In fact, the two styles of acting are entirely different. Oh, to be sure, there are similarities at the heart of it – same ideas of becoming a character, etc etc – but the tools, or lack thereof, are different. In movies and in theatre, acting is actually quite a physical thing; you don’t just emote with your voice, you emote with your expressions, your gestures, and even just the way you stand. Live actors are used to using these tools to express themselves. What happens when you stick them in a situation where their expressions, their movements and their entire physical body are no longer involved and everything is dependent on their voice alone? Some actors can’t make the transition and end up developing flat performances that may have been quite nuanced if we could have seen their gestures or facial expressions (e.g. Rachel Leigh Cook, Gillian Anderson). Then there’s the fact that, in anime dubbing, you’re not only restricted to your voice but also to a certain set of lip movements; many actors struggle with fitting their words into the lip flap while still being convincing, and some who do perfectly good Western animation acting end up with incredibly stilted delivery in anime. Also, consider the fact that, in movies and theatre, you are often playing off other actors; the character you’re arguing with or asking questions of or seducing is “in the room” as it were, and it makes it easier to interact naturally. In contrast, voice dubbing, especially with anime, is a very solitary process, with actors usually stuck alone in a recording booth for hours with only the voice of the director in their headphones. The results can be a somewhat disconnected performance where the characters don’t quite seem to be talking to each other. Lastly, environment, location and sets can have a big effect on some actors’ performances. Imagine you had to pretend to be a forlorn, trapped princess longing for something more, longing to escape your cage and fight for your freedom; which of these locations do you think would inspire more emotion out of you?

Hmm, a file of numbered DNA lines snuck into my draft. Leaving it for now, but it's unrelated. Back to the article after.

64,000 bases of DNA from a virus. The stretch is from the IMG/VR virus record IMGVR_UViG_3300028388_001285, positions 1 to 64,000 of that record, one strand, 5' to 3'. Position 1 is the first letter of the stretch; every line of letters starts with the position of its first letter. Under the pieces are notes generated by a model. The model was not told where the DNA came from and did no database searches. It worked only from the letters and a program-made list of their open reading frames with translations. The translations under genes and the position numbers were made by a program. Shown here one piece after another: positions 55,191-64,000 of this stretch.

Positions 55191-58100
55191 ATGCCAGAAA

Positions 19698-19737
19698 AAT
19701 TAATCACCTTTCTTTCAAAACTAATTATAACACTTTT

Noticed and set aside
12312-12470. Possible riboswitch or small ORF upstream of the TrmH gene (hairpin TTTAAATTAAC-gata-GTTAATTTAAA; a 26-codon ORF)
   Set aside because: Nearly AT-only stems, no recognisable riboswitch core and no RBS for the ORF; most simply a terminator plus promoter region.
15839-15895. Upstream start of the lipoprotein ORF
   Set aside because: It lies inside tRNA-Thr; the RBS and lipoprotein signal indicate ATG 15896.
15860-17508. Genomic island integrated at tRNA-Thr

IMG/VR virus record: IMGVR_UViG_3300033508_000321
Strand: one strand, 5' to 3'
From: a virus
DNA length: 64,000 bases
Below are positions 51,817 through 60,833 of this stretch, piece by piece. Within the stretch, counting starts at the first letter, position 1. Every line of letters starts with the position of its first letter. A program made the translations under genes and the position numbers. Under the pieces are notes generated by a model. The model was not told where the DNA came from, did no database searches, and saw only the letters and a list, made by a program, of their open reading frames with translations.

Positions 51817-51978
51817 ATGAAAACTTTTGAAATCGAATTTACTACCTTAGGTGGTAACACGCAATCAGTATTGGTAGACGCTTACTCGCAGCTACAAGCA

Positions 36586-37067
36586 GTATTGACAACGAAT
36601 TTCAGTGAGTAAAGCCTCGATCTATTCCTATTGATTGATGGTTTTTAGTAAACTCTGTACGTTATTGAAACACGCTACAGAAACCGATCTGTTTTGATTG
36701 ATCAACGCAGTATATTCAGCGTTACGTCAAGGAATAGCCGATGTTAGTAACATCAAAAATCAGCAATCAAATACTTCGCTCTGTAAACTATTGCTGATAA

The flip side of this, of course, is the professional voice actors, who ARE used to working in the recording booth and using only their voice to convey their emotions (and yes, some of them are as bad at live acting as live actors are at voice acting). The obsession with getting celebrity voice talent not only sells these actors short but denies them potential work as well as writing off potentially better choices for certain characters. Voice actors like Brad Swaile or Brian Drummond may not be household names like Brad Pitt, but they have a specific set of skills that lend themselves well to anime characters, and a lot of the time they’d beat the pants off Pitt in terms of delivering convincing performances. And yet many companies would lean towards giving Pitt the job just because LOL BRAD PITT.